Kelly O’Dell Stanley’s Praying Upside DownThis is a new book, just out this year, but I love the creative way that Kelly approaches prayer. This isn’t a “dip-in” kind of book, but you can definitely read one chapter at a time…and each one has unique, beautiful exercises to get you approaching prayer in different ways. As someone who has always struggled mightily with prayer, the playful, creative, faith-filled way that Kelly writes about it is inspiring.

Frederick Buechner’s Listening to Your Life: Frederick Buechner is one of my all-time favorite spiritual writers. (His Telling Secrets is one of the books that pushed me toward memoir writing.) This is a compilation of his work, broken into bite-sized bits — one for each day of the year. I’ll be honest, the excerpts of his novels that appear along the way don’t resonate with me like the essays and memoirs…but that could be because I’ve never read them. Still, he has been a faithful guide to me through the years, and his voice is one that I trust to lead me toward God.

Heather Caliri’s Unquiet Time (not pictured above): This is a quirky little book is almost like a little homemade art journal. The questions Heather asks are insightful and get beyond the typical churchy questions, and the format of the book invites doodling, free writing, and figuring out.

Seeds of Hope: A Henri Nouwen Reader (not pictured above): I love everything that Henri Nouwen writes, but this little reader features little bite-sized bits of his letters and writings that are perfect for reading over a cup of coffee. His stuff on community, silence, and vocation have been game-changers for me.

What about you? What voices bring you closer to God?

The Truest Thing About Me

pain is not the truest thing

The depression came back a few weeks ago. It was sudden and sharp, and it knocked me off my feet.

It wasn’t totally unexpected — I’d started a new medication and I knew that it was possible that it might throw off my fragile emotional balance. But when it happened, when I found myself flat on my back at the bottom of that dark place, unable to move — AGAIN — it surprised me anyway.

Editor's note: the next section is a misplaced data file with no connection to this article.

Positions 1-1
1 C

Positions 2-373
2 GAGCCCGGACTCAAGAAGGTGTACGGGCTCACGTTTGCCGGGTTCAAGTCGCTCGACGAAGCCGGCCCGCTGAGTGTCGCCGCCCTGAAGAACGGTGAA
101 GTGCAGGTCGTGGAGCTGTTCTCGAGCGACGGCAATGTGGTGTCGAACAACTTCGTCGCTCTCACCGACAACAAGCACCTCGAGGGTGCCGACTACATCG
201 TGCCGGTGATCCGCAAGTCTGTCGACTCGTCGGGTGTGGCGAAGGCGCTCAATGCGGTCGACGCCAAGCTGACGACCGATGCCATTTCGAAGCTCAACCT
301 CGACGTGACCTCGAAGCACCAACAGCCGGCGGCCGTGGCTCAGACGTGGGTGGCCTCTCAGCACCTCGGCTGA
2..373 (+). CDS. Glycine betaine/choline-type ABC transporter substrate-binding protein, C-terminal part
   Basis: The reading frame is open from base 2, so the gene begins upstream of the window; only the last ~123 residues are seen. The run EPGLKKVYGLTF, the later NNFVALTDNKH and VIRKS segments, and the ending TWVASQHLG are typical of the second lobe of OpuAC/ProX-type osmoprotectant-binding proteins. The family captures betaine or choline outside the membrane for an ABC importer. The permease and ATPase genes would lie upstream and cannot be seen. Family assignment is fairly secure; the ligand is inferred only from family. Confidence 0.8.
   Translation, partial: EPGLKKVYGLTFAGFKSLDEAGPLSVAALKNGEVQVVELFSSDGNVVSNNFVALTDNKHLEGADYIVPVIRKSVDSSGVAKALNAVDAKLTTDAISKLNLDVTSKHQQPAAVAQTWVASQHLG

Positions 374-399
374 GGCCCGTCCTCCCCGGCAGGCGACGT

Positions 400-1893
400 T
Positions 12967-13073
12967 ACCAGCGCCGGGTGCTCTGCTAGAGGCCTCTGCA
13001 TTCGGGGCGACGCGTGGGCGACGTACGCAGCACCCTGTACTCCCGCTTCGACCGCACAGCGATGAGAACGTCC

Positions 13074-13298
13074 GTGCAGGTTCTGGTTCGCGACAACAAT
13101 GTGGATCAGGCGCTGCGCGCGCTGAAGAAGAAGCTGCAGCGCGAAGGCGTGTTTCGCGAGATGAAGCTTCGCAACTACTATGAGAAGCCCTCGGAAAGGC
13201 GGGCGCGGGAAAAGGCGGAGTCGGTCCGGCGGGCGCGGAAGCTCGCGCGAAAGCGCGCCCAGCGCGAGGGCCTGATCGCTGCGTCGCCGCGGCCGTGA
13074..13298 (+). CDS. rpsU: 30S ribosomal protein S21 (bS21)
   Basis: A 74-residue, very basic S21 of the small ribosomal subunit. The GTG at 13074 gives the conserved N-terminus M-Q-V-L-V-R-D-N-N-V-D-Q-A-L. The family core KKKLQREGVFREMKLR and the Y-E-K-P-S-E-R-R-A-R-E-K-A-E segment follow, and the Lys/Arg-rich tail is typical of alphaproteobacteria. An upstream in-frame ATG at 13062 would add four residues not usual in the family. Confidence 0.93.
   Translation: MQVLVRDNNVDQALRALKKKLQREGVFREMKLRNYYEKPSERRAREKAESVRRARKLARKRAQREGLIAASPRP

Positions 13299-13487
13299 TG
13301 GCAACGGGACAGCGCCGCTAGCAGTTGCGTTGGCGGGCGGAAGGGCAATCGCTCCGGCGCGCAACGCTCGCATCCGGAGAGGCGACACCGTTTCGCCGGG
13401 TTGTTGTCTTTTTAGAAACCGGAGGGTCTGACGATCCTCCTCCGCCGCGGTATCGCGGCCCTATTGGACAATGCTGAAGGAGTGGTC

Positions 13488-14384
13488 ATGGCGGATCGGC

I’m tired of being a person who struggles with depression.

I’m tired of these fallbacks and setbacks. Of the mornings that come with a bleak sense of dread. I’m tired of the wary, watchful way I have to approach my sad days, waiting to see if it’s just sadness or if it’s something more sinister and dangerous. I’m tired of the way that these normal, negative emotions don’t pass for me…but rather pool into a sort of sludge that I find myself stuck in time after time after time.

I’m not trying to be overdramatic here. There are plenty of times when things are fine, when everything feels tentatively okay. Mostly, the medicine helps. Mostly, things are manageable.

But a couple of weeks ago, the depression came back, and lately, it feels like it might be the truest thing about me.

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I’m reading an advanced copy of Emily Freeman’s beautiful upcoming new book, Simply Tuesday. When the depression comes back, it feels almost impossible to open my Bible, so I open books like this one — the kind that can take my by the hand and gently lead me toward Jesus. And right now, in this hard, dark space, Emily’s words have been exactly what I needed.

There is a part in the book when Emily describes an interaction between her friend Fil Anderson and theologian Brennan Manning at a conference. During the conference the two men met, and Emily tells a beautiful story about their interaction. During the meeting, Brennan gives Fil some Bible verses to read — the ones about coming weary.

After he read these verses,” Emily writes, “Brennan offered Fil this simple instruction: ‘Sit with these words until they become the truest thing about you.’”

The truest thing.

What is it about pain and struggle that makes it so defining? You lose someone you love. You get the diagnosis. You can’t get the job or crawl out of debt or find that person to spend your life with….and this pain, whatever it is, is ever-present and sharp and dominating. It feels like the truest thing about you.

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I got up at three in the morning the other night and went into my office. I’d been lying awake for half an hour, listening to the voice of self-loathing whispering in my ear, reminding me all of the ways that I am failing. And then finally I couldn’t take it anymore, so I got up and sat on the daybed and looked at the Bible on the end table next to me.

And I’m not sure if it’s the depression, or if it’s all of my Bible baggage, but it’s so hard to reach across that infinite gap between the bed and the end table to pick up my Bible.

But that night, I managed it somehow. I reached across that heavy gap, and I picked up that concrete-heavy book, and I managed to open it to Psalm 40.

I waited patiently for the Lord;
he turned to me and heard my cry.
He lifted me out of the slimy pit,
out of the mud and mire;
he set my feet on a rock